PubMed | Salt Lake City Veterans Affairs Medical Center
Type: Journal Article | Journal: BMC medical education | Year: 2017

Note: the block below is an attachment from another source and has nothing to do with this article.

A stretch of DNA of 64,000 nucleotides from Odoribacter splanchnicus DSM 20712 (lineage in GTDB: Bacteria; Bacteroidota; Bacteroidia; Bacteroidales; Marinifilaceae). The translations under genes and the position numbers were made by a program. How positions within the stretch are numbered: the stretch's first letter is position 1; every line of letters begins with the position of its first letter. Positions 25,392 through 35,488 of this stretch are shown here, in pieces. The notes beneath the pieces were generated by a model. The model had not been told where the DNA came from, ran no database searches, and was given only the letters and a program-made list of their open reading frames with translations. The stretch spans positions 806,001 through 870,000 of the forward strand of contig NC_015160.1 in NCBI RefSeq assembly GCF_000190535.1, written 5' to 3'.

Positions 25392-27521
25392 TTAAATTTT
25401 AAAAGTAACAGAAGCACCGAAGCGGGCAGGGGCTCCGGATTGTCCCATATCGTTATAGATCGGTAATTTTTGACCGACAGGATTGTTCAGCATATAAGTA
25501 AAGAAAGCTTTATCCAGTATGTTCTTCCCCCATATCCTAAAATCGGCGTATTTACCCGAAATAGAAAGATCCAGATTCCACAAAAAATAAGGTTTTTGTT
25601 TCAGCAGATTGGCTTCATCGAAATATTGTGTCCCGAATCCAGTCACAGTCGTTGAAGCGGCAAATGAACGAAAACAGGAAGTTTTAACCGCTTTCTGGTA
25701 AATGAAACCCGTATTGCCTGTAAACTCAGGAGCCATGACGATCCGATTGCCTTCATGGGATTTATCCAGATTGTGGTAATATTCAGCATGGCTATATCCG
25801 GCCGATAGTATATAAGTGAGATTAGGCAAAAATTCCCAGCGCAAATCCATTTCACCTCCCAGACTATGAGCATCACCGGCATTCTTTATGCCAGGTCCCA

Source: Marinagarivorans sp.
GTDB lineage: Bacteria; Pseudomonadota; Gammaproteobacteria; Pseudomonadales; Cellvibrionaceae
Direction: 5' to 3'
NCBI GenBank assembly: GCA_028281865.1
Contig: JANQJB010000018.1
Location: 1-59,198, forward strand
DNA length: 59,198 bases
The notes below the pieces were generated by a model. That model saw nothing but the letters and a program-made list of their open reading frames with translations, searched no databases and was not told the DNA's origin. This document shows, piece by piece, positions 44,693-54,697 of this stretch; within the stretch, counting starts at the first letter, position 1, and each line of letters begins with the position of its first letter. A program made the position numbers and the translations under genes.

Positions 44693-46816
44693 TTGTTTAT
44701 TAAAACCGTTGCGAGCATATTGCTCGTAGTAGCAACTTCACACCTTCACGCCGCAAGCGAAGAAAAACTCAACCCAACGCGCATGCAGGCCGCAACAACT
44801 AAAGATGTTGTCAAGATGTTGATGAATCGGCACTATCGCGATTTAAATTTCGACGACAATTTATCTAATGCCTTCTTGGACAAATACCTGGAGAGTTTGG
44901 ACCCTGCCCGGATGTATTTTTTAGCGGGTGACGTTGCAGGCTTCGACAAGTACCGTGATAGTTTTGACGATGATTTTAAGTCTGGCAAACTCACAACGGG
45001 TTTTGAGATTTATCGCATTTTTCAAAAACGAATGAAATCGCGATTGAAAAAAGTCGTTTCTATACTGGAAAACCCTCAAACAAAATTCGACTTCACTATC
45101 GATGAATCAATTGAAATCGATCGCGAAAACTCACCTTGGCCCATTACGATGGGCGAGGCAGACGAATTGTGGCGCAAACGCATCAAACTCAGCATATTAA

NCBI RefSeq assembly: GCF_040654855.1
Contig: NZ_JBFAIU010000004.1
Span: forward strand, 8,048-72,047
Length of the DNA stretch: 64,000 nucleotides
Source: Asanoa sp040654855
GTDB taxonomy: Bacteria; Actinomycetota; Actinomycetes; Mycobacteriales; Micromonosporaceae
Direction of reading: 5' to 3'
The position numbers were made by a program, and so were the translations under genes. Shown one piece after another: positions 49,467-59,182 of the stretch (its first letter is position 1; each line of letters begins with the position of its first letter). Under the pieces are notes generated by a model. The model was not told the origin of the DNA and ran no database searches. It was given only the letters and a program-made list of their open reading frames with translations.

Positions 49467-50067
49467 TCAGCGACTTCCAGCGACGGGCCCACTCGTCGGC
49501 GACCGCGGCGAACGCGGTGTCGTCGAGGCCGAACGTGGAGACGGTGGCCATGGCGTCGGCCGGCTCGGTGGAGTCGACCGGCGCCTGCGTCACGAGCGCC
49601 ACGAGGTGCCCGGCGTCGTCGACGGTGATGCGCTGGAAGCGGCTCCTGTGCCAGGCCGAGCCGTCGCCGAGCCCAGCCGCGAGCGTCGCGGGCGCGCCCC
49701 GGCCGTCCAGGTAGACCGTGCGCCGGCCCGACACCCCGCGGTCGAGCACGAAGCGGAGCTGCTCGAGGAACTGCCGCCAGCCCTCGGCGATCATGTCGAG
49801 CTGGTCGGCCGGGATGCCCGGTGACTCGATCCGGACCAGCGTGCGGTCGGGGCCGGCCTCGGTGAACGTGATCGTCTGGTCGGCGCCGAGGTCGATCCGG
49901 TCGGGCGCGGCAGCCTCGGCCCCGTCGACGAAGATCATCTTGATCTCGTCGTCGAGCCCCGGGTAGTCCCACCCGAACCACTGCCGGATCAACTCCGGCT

We developed two objective structured clinical examinations (OSCEs) to educate and evaluate trainees in the evaluation and management of shoulder and knee pain. Our objective was to examine the evidence for validity of these OSCEs.A multidisciplinary team of content experts developed checklists of exam maneuvers and criteria to guide rater observations. Content was proposed by faculty, supplemented by literature review, and finalized using a Delphi process. One faculty simulated the patient, another rated examinee performance. Two faculty independently rated a portion of cases. Percent agreement was calculated and Cohens kappa corrected for chance agreement on binary outcomes. Examinees self-assessment was explored by written surveys. Responses were stratified into 3 categories and compared with similarly stratified OSCE scores using Pearsons coefficient.A multi-disciplinary cohort of 69 examinees participated. Examinees correctly identified rotator cuff and meniscal disease 88% and 89% of the time, respectively. Inter-rater agreement was moderate for the knee (87%; k=0.61) and near perfect for the shoulder (97%; k=0.88). No correlation between stratified self-assessment and OSCE scores were found for either shoulder (0.02) or knee (-0.07).Validity evidence supports the continuing use of these OSCEs in educational programs addressing the evaluation and management of shoulder and knee pain. Evidence for validity includes the systematic development of content, rigorous control of the response process, and demonstration of acceptable interrater agreement. Lack of correlation with self-assessment suggests that these OSCEs measure a construct different from learners self-confidence.